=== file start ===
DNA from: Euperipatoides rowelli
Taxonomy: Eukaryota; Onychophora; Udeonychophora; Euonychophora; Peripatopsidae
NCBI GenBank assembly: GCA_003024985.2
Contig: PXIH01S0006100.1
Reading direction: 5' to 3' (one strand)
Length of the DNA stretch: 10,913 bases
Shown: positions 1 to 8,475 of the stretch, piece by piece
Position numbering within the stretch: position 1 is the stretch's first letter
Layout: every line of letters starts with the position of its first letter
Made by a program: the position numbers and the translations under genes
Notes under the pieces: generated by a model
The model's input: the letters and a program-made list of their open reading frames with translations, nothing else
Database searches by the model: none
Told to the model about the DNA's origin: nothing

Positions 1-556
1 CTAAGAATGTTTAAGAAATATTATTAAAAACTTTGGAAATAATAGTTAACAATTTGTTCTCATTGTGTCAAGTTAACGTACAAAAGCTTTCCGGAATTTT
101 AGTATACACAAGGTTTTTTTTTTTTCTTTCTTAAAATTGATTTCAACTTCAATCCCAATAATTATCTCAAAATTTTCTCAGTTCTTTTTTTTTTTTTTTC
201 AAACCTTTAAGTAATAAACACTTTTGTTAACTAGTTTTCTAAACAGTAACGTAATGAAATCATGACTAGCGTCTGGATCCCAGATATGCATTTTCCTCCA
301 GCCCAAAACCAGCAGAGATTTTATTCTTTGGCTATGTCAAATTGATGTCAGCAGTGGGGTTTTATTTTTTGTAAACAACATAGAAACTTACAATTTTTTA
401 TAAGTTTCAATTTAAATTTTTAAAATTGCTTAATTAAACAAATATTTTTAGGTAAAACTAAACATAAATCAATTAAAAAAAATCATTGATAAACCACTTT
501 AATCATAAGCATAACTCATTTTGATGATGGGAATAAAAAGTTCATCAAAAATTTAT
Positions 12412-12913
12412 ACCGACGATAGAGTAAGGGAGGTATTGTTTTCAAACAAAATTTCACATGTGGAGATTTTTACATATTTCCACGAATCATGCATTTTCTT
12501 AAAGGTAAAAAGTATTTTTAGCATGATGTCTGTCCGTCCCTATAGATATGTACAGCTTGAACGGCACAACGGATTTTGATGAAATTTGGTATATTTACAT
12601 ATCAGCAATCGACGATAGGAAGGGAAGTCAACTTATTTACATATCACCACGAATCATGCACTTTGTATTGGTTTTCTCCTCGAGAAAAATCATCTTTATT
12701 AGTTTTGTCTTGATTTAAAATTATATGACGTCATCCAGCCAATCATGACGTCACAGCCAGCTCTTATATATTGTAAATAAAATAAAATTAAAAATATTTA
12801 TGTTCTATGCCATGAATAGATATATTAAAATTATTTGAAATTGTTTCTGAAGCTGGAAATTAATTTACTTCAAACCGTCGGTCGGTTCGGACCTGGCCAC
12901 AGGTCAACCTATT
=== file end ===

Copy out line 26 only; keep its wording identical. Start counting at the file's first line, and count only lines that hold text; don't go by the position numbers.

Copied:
12701 AGTTTTGTCTTGATTTAAAATTATATGACGTCATCCAGCCAATCATGACGTCACAGCCAGCTCTTATATATTGTAAATAAAATAAAATTAAAAATATTTA